When Jacob Zuma announced that there would be no fee increase, it was a victory for many, but not for all. Aside from the fee increment, there were many sub struggles that each university had that were left are unaddressed.
Here are some of them:
Outsourcing of university workers
According to the Mail & Guardian, some universities have been using outsourced workers – like cleaners, cooks and maintenance workers – since the late 1990s.
A call to stop outsourcing was a call that united students and workers at UCT and Wits. They argue that workers are being paid less and have lost the benefits they previously received from the university like pensions.
“The university is running away from paying those workers their pension fund,” said Mcebo Dlamini, former SRC president of Wits University, to ANC secretary general, Gwede Mantashe after marching to Luthuli House last week.
Mohammed Abdulla, a student member of #RhodesMustFall movement, said to Independent Online that if outsourcing does not end, students will continue to keep UCT down.
Extra fees and financial exclusion
These include registration fees, residential and minimum initial payments (MIP), which is a percentage of the tuition fees one needs to pay in the beginning of the year.
At the University of Pretoria, registration fees cost between R7 500 and R40 000, depending on whether you’re a local, international or a student from another African country.
But after a mass #Uprising meeting with Vice chancellor Cheryl De La Rey, the students and the university reached a compromise.
It was agreed that there would be no increase on the registration fee, and that the more underprivileged students would not need to pay it.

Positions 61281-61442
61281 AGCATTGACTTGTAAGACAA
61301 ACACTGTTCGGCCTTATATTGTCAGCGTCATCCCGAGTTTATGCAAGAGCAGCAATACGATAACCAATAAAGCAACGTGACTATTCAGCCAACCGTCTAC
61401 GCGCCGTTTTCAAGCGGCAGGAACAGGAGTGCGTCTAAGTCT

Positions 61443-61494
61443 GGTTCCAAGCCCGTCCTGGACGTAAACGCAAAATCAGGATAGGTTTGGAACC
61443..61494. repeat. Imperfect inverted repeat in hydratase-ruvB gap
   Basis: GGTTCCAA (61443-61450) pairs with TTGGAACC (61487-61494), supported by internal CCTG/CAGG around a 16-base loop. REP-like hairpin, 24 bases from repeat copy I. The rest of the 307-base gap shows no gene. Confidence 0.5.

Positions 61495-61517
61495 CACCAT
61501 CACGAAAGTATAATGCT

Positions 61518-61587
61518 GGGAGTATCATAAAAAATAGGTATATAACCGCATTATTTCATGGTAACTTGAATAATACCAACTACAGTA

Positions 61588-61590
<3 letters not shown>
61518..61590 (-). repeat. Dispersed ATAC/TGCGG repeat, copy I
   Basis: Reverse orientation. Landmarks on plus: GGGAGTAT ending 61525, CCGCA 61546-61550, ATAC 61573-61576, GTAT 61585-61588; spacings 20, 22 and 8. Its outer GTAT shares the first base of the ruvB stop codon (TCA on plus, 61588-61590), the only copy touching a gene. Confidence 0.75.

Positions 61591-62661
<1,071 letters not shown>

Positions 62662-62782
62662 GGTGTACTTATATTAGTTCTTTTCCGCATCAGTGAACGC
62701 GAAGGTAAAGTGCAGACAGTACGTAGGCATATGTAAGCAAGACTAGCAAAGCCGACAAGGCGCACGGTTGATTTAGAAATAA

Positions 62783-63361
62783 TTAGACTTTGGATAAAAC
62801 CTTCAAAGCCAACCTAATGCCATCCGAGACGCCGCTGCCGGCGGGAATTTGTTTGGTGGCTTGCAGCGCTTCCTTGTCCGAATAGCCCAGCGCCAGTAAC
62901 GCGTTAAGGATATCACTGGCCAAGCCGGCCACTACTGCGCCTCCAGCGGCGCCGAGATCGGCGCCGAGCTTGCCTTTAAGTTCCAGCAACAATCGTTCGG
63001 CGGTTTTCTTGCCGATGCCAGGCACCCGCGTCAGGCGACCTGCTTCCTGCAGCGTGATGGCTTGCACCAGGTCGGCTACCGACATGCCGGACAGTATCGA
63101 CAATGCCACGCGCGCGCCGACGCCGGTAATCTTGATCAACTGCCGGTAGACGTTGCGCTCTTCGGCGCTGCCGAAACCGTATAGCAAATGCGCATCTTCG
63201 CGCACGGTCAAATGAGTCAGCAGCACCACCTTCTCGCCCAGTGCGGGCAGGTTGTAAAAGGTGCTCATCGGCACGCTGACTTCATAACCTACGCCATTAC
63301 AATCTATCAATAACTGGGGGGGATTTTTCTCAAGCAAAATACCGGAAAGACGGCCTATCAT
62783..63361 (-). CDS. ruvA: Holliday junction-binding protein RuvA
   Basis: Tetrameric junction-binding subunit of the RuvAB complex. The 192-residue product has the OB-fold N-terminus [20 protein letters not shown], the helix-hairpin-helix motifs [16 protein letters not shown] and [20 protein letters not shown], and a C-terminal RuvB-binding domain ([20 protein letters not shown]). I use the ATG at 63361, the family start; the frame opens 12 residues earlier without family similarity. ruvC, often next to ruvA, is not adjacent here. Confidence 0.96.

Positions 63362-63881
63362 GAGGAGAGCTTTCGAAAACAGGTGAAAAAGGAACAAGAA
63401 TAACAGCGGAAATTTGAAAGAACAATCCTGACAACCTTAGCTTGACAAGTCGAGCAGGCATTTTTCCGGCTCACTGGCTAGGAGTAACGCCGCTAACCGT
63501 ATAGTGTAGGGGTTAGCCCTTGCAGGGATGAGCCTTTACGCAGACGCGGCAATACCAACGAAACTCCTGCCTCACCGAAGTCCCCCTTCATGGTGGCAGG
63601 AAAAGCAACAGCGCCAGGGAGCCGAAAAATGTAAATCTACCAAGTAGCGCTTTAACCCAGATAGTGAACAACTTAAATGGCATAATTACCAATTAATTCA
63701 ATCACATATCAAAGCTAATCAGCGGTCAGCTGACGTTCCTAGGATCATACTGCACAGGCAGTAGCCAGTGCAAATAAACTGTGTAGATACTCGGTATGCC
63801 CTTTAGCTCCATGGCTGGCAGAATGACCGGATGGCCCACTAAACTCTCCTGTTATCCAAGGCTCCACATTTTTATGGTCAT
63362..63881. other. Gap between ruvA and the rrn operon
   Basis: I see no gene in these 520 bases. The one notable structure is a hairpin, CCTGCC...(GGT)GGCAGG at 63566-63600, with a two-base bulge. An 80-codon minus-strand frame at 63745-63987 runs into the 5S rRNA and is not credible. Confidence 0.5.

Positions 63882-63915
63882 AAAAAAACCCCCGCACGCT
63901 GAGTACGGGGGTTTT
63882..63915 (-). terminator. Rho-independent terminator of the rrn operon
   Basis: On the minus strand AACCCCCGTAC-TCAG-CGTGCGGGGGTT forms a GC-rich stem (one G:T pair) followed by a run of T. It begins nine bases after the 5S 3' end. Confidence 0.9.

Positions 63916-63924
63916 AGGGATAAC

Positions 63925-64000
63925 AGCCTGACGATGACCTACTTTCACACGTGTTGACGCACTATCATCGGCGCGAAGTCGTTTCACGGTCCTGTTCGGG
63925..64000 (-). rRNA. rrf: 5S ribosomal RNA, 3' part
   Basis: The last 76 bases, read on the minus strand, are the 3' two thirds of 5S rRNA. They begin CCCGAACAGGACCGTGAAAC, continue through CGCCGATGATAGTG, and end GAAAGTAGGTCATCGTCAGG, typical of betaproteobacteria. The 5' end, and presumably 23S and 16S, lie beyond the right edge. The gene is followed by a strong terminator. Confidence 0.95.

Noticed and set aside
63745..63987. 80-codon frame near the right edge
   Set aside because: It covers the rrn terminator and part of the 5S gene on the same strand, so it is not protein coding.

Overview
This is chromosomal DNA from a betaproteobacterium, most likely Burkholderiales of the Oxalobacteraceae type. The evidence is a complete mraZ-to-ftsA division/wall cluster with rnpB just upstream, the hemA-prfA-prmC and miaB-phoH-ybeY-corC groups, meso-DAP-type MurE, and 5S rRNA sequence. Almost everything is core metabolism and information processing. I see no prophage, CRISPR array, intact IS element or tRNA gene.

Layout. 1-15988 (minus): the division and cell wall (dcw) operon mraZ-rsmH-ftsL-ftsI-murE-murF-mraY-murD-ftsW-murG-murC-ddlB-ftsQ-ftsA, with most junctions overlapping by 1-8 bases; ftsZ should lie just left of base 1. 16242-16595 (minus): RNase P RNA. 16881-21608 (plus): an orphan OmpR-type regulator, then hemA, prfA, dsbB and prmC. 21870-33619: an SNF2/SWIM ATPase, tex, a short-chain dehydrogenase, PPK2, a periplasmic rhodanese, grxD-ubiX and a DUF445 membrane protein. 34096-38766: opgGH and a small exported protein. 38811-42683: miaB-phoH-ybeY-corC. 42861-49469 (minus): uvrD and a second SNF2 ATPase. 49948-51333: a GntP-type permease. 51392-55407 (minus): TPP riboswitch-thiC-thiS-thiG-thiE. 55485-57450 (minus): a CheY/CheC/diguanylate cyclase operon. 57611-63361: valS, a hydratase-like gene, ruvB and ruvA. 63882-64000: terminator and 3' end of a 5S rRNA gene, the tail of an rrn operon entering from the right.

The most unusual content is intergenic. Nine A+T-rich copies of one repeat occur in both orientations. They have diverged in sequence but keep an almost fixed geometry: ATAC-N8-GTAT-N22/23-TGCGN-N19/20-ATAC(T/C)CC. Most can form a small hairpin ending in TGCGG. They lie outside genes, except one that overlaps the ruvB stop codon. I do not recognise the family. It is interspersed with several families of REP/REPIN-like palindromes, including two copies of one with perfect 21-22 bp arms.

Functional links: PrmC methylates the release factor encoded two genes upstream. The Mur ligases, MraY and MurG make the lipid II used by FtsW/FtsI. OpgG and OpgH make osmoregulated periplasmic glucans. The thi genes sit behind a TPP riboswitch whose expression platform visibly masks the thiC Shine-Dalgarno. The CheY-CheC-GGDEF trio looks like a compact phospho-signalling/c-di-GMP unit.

Rhodes University students were disgruntled over the 50% MIPs they need to give. If left unpaid, they would be forced to leave without access to their academic credits or degree.
The matter was settled with the MIPs being scrapped altogether but a registration fee would be required to be paid.
While these issues have been resolved, other universities are still dealing with other financial issues like inadequacies of the National Student Financial Aid Scheme’s (NSFAS) funding.
At the University of Fort Hare, especially, students said the NSFAS funding model excludes the black middle class, whose parents are poor, but not poor enough to fit the loan requirements.
Decolonisation of universities
The removal of a statue of Afrikaans poet Totius called a rift between black and white students the North West University’s Potchefstroom campus.
The black students wanted to remove the statue but the white students protected it.
The statue still stands.
Similar to the #RhodesMustFall and #OpenStellenbosch movements, Reform PUK is a movement aimed at decolonizing the university. The statue is just one of the things they are fighting for. Language policy and the use of translation devices is another.
Interpretor agrees there is problem with interpreting services!!! #ReformPuk
— Reform PUK (@ReformPUK) October 20, 2015
Lack of resources and unsafe conditions
While most universities have resumed academic activities, some are unable to due to lack of resources and unbearable studying conditions.
For Tshwane University Technology (TUT), this was an issue prior to the #FeesMustFall protests.
SASCO’s chairperson Matimba Shirimba said that safety is a huge concern for TUT students because security guards are incompetent.
“Students get robbed on this campus and there have been cases where they were raped,” he said.
Shirimba adds that there are also not enough buses to transport students, food sold on campus is stale and that the university lights are not functioning correctly.
Classes at TUT remain suspended, as students have continued protesting.
Image by Gaobaona Mathibe